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Author Topic: Diamond NR-770SA for an HT  (Read 1108 times)
K3DC
Member

Posts: 88




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« on: November 23, 2008, 06:49:27 PM »

Are HT after market HT antennas designed with the idea
that the ground plane is poor?

I bought an Alinco DJ-596MKII at a ham fest and
it has the dummy load attachment.  I picked
up a Diamond NR-770SA from a parts bin for $2.  The
diamond is a PL-259 antenna designed for mobile mounting.
It is rigid, in tow parts and has a one turn coil
in the middle connecting the two parts.  

Typically I would go buy a whip but the Alinco is my
loaner and backup.  Could I simply use the Diamond
and get performance similar to a whip?

At Dayton i saw a guy selling whips made with BNC,
plastic tubing and CAT-5 cable.  The plastic tubing
housed the CAT-5.  I think he used 1 pair that was
shorted at the top and bottom.  I was thinking about making on of those for the fun of it but have had no suck luck searching for ideas on the Internet.

73,
ki4ymd
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WB6BYU
Member

Posts: 13043




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« Reply #1 on: November 23, 2008, 07:12:01 PM »

There isn't much complicated about making a quarter wave whip:  you
just need about 19" of any sort of wire or other conductor that will
stay more or less vertical while you wave the radio around.  I have an
antenna that is probably similar to what you describe and it is a single
piece of stranded hookup wire inside a somewhat stiff plastic sleeve.
The wire connects to the center pin of the antenna connector, and that
is all there is to it electrically.  (Mechanically there is some sort of strain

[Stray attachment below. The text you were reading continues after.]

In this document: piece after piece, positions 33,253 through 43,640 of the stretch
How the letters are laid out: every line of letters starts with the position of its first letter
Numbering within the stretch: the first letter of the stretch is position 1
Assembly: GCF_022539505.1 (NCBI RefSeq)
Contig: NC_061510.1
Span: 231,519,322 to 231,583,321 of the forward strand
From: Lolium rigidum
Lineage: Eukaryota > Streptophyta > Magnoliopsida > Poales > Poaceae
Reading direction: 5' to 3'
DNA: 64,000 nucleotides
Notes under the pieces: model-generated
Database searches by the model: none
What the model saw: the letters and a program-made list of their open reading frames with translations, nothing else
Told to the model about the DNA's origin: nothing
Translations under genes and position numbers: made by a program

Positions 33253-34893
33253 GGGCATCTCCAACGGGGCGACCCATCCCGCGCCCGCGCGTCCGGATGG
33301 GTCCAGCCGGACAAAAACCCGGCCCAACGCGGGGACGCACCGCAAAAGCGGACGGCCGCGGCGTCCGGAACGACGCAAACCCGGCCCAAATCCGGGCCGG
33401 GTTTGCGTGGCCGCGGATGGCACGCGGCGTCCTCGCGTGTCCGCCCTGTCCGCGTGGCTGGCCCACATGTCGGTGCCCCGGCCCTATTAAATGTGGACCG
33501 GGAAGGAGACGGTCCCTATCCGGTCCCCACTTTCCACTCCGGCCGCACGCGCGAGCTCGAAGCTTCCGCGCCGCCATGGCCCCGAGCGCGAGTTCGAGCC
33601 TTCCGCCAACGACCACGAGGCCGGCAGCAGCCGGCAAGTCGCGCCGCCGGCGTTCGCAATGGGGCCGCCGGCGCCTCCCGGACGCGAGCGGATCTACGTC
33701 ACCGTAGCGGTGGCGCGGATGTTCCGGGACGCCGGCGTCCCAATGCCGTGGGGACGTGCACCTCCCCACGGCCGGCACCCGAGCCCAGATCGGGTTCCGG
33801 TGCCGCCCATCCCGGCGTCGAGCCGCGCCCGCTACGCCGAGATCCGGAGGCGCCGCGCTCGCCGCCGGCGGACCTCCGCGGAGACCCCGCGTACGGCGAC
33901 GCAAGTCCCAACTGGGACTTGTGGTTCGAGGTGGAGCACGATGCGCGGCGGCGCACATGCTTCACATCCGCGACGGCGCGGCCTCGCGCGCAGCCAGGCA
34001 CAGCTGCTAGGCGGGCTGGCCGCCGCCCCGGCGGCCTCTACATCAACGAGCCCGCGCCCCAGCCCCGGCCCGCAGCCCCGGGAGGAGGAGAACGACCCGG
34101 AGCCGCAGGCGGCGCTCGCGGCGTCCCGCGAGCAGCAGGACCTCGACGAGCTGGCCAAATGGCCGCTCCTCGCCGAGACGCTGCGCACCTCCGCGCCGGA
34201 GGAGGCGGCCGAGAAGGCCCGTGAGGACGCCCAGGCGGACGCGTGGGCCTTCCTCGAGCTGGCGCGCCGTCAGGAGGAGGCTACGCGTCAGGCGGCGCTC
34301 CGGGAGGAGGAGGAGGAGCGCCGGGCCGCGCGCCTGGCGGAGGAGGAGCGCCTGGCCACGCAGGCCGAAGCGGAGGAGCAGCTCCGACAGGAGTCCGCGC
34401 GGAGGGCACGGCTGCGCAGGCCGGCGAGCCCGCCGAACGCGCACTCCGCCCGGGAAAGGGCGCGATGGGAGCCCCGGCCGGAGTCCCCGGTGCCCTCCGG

relief that reinforces the mechanical joint at the base.)

You can make your own with a piece of about #16 solid copper wire.
That should be stiff enough to stand upright without being too heavy.
If you have some stiff tubing to put over it, slide it all the way into the
BNC connector then fill the opening with hot melt glue.

With a combination of the full quarter wave whip and a radial wire hanging
down from the ground side of the antenna connector the HT is far more
efficient than using the rubber duckie.

To answer your other question about sticking a mobile whip on the HT,
it will depend on the antenna design.  For example, a 5/8 wave whip is
NOT a good idea on an HT because the angle of radiation will be too
high.  But anything that is a quarter wave or so, or a half wave design
(like the old AEA HotRod HT whips) will probably work.  One limitation
is the mechanical stress on the antenna connector:  it isn't uncommon
for the locking nut on the BNC connector to work loose when there is
a lot of stress on the connector, which isn't always an easy fix on many
of the compact HTs.
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N8EKT
Member

Posts: 371




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« Reply #2 on: November 24, 2008, 07:36:46 AM »

I'm sure your mobile antenna would work just great but one hard bump and you could be looking at a very expensive radio repair after the BNC is broken off.
There are many good dual band HT antennas.
Most are a 1/4 wave, 5/8 wave, or 3/4 wave design thus require a groundplane to operate properly.
But they are lighter weight and much more flexible.
A half wave electrical design is by far the best for handhelds since the lack of a ground plane produces poor performance in both 1/4 wave and 5/8 wave designs by comparison.
Larsen sells a 2 meter 1/2 wave telescopic KD142MHW
with a BNC on it for about $29 dollars.
And Larsen also makes a 1/2 wave 440 antenna, the KD14HW2for a little less.
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KD4LLA
Member

Posts: 450




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« Reply #3 on: December 07, 2008, 09:59:52 AM »

I have several ANLI RD-88H HT (BNC type) antennas.  The RD-88h are being used on 2m HT, dualband HT, and scanners.  Great improvement over the stock rubber duck antenna.  Instead of "you are not quite into the repeater" to "good to hear you".

The length of the antenna puts considerable strain on the BNC connector.  In a pinch I have also put one on the back of my FT-2500 and used full power.  It worked, but I do not recommend it for anything other than a quick install.

Mike
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